Main Topic: Environment and Society
Secondary Topic: Physical Geography
Overview: A paleontologist is a scientist who studies the history of life on Earth through the fossil record. Fossils are the evidence of past life on the planet and can include those formed from animal bodies or their imprints (body fossils). Trace fossils are another kind of fossil. A trace fossil is any evidence of the life activity of an animal that lived in the past. Burrows, tracks, trails, feeding marks, and resting marks are all examples of trace fossils. Paleontologists plan, direct, and conduct fieldwork projects to search for fossils or collect samples. They document the work site and dig up fossils or take core samples from lakes, soil, or ice sheets. They then need to preserve the specimens and prepare them for transport to the institution where they will be cleaned and studied. Some work in laboratories, using chemical techniques to analyze fossilized samples and ancient pollen. Paleontologists usually specialize in a particular research area. For example, micropaleontologists study microscopic fossils. Paleobotanists conduct research on fossil plants, including algae and fungi. Palynologists study pollen and spores. Invertebrate paleontologists study fossils of invertebrate animals like mollusks and worms. Vertebrate paleontologists focus on the fossils of vertebrate animals, including fish. Human paleontologists or paleoanthropologists focus on the fossils of prehistoric humans and pre-human hominids. Taphonomists study the process that creates fossils. Ichnologists hunt for fossil tracks, trails, and footprints, such as the dinosaur tracks found in Arkansas in 2011. Paleoecologists use fossils, spores, pollen, and other information to study the ecologies and climates of the past. Jobs in paleontology are found in universities (instructors or researchers), museums (curators), oil companies, and state and federal government agencies. Paleontologists who work for state or federal agencies or oil companies generally work with fossil identification, regional mapping projects, and on a variety of other projects.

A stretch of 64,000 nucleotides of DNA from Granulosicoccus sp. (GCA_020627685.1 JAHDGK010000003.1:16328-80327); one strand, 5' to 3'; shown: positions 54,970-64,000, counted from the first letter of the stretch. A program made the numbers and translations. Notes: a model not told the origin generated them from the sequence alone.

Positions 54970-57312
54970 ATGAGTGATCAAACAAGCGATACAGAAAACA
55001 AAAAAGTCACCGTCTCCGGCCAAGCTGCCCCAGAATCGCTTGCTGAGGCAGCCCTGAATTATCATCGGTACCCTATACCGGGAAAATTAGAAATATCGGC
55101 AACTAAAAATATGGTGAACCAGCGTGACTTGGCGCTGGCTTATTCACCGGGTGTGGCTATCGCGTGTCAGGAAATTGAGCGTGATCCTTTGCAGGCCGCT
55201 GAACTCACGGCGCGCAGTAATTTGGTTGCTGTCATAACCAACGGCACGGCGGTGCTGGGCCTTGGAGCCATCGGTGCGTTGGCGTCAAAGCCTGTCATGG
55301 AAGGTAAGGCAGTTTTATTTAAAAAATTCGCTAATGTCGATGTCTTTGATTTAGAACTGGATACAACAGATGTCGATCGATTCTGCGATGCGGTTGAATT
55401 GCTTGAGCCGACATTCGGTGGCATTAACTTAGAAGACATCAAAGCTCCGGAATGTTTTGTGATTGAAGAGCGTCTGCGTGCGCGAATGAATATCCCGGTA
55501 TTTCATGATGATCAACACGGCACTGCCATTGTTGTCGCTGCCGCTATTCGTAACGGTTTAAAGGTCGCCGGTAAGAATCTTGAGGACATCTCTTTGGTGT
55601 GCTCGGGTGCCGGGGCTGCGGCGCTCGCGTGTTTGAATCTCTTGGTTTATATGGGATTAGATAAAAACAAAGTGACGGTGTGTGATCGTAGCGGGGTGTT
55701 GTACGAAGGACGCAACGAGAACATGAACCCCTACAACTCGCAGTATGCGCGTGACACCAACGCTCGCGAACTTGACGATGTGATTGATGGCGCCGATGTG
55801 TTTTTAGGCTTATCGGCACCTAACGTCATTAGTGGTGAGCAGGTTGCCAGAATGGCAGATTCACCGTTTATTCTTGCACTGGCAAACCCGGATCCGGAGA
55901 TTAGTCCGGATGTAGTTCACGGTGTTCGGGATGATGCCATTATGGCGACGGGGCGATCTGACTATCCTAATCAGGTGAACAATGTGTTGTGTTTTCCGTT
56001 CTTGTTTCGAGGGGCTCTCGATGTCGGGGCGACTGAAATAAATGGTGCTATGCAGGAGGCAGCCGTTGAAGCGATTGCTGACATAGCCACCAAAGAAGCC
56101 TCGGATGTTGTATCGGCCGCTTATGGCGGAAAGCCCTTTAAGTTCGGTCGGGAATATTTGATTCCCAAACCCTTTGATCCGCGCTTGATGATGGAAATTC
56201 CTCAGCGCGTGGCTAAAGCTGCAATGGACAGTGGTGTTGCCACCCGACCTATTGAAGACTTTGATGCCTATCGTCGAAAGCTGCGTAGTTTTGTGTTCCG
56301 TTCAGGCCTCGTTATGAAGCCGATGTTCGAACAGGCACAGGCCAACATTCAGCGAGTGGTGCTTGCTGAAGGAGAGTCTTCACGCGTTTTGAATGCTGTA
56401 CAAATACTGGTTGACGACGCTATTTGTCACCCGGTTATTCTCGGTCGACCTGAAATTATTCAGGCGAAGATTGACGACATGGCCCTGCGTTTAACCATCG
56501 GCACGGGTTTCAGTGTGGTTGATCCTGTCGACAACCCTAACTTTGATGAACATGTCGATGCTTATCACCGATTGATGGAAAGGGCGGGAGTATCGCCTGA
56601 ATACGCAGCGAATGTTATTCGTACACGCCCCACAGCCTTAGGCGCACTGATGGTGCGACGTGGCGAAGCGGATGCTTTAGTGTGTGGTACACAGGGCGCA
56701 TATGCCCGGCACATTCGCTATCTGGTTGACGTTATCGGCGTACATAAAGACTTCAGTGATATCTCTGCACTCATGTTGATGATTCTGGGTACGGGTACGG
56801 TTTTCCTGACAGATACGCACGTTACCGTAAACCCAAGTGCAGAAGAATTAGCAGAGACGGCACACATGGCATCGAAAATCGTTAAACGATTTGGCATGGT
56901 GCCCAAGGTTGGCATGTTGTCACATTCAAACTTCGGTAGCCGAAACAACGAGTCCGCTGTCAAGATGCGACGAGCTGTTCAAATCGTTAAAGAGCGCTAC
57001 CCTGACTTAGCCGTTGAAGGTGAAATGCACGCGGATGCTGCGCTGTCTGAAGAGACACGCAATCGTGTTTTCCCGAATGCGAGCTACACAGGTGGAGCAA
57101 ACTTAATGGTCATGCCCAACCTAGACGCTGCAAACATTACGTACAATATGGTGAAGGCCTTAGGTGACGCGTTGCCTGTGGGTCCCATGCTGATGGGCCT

Geographic skills are essential for paleontologists. Patterns of fossil distribution are geographic, as were the processes that created the fossils. Paleontologists need to understand the ancient landforms, climate, and environments that existed when the plant or animal was alive, and they will likely use geographic information systems (GIS), modeling software, and other computer programs.
Geographers at work: Paleogeographers, environmental geographers, biogeographers
Recommended College Courses: Paleogeography, environmental geography, biogeography, geographic information science, remote sensing, climatology, physical geography
Skills: Environmental modeling, geographic information systems, spatial analysis, understanding and assessment of physical features (soils, topography, hydrology); map reading and interpretation
Occupation Group: Life, Physical, and Social Science
Learn more about Paleontologists from the U.S. Bureau of Labor Statistics and U.S. Department of Labor: https://www.bls.gov/ooh/life-physical-and-social-science/geoscientists.htm#tab-2, from the American Geosciences Institutes: https://www.americangeosciences.org/education/k5geosource/careers/paleontologist, and from Environmental Science.org: https://www.environmentalscience.org/career/paleontologist
Written by Christopher Anderson